Other variables included drinking water treatment practices (always treated, sometimes treated or never treated) and toilet facilities (water-sealed toilet or other: pit latrine, open space, no facilities or other). VDCs and municipality wards were also used as covariates because coverage of access to KUKL-provided water varied considerably across the residential areas.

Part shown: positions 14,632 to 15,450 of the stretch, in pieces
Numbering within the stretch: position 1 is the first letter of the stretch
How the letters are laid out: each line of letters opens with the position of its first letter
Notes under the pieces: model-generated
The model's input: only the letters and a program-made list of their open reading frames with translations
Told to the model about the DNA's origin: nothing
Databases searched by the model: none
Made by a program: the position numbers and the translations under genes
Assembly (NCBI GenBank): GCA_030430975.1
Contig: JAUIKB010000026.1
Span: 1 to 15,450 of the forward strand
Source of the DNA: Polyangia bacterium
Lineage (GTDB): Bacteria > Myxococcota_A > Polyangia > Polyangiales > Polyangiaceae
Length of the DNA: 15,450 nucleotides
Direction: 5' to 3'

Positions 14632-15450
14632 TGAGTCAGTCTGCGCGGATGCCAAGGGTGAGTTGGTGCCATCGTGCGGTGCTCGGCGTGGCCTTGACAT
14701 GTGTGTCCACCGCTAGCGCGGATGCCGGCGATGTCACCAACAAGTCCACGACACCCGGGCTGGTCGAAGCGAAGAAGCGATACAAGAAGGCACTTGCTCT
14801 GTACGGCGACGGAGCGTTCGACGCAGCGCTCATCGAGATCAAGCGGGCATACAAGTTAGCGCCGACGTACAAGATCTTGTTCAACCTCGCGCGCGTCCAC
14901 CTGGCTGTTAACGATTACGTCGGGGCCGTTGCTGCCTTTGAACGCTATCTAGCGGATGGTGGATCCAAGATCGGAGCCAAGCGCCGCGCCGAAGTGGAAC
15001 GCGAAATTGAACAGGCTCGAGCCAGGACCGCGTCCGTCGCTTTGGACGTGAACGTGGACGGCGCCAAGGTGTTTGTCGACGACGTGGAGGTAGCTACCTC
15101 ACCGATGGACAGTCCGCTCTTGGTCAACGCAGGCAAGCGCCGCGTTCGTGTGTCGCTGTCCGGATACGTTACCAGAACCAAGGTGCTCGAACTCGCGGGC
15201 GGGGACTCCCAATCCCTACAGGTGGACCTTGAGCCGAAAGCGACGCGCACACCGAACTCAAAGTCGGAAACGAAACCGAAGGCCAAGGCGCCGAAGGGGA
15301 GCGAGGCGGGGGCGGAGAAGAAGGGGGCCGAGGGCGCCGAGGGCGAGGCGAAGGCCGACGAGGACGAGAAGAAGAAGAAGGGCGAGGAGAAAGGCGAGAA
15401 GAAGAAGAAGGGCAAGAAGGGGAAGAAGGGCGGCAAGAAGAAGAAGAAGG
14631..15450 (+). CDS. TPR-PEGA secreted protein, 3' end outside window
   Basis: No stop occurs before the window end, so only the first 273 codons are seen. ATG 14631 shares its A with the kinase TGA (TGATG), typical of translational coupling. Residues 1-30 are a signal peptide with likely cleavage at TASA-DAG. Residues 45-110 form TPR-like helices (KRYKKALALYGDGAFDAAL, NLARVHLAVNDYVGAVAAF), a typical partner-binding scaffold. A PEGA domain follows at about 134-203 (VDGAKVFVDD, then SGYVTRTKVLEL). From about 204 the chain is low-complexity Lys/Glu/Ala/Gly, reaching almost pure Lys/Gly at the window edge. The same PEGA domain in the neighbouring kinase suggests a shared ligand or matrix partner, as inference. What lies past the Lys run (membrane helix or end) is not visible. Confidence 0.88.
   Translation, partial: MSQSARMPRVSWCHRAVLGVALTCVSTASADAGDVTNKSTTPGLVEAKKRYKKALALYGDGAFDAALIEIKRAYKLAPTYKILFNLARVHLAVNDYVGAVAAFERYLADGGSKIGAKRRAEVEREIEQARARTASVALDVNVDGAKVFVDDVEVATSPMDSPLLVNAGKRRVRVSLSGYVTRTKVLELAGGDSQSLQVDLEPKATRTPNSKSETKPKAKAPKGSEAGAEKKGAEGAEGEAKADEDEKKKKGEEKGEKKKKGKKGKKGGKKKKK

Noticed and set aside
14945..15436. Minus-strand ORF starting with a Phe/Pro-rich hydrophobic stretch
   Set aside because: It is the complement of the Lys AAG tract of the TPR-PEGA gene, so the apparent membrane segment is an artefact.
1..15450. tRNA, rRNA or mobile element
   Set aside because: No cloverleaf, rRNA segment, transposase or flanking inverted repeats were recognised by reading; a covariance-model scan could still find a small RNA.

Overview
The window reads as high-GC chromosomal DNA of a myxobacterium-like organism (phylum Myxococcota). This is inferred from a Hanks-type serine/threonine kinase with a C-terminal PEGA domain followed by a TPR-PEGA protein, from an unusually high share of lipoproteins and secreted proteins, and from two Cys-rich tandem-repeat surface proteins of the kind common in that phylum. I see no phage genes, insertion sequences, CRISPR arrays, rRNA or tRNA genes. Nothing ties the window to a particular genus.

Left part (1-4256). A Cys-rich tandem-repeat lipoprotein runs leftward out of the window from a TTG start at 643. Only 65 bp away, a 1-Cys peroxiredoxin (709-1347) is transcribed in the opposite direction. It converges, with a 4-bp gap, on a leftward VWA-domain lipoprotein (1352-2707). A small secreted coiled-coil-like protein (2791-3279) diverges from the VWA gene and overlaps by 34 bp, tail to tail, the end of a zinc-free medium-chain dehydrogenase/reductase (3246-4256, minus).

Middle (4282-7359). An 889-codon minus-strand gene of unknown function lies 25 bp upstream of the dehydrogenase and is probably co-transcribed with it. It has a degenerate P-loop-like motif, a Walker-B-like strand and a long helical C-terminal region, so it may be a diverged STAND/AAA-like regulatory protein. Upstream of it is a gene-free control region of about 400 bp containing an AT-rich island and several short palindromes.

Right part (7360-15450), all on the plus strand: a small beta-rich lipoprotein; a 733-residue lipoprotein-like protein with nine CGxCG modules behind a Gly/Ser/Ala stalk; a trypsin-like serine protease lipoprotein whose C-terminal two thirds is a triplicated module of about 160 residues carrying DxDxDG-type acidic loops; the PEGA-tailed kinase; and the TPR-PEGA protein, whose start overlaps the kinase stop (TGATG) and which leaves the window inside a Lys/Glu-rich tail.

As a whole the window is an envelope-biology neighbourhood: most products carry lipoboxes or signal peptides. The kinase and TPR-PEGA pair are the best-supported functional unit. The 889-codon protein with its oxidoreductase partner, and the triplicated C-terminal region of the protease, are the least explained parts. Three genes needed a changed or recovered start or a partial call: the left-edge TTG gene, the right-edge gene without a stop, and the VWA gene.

To evaluate differences in the 1-month prevalence of diarrhoea at the household level (ie, the percentage of households reporting diarrhoea for the previous month), the χ2 test and Fisher's exact test were used for categorical variables and the Mann-Whitney U test and t test for continuous variables. Multivariate logistic regression models were employed to adjust for potential confounding factors. Two models were used in the multivariate analysis. The first model was utilised to adjust for demographic and socioeconomic status, water treatment practices and toilet facilities. The second model was further adjusted for the fixed effect of residential area. We applied this two-step approach because, in our preliminary analysis, the impact of residential area on variations in the main fixed effect was relatively large. Moreover, although a residential area can strongly influence access to water, its impact may be concurrent with that of other variables, including socioeconomic status and sanitary environment; this is thus a potential cause of overadjustment. Statistical analyses were performed using Statistical Package for the Social Sciences V.19 (SPSS Inc, Chicago, Illinois, USA).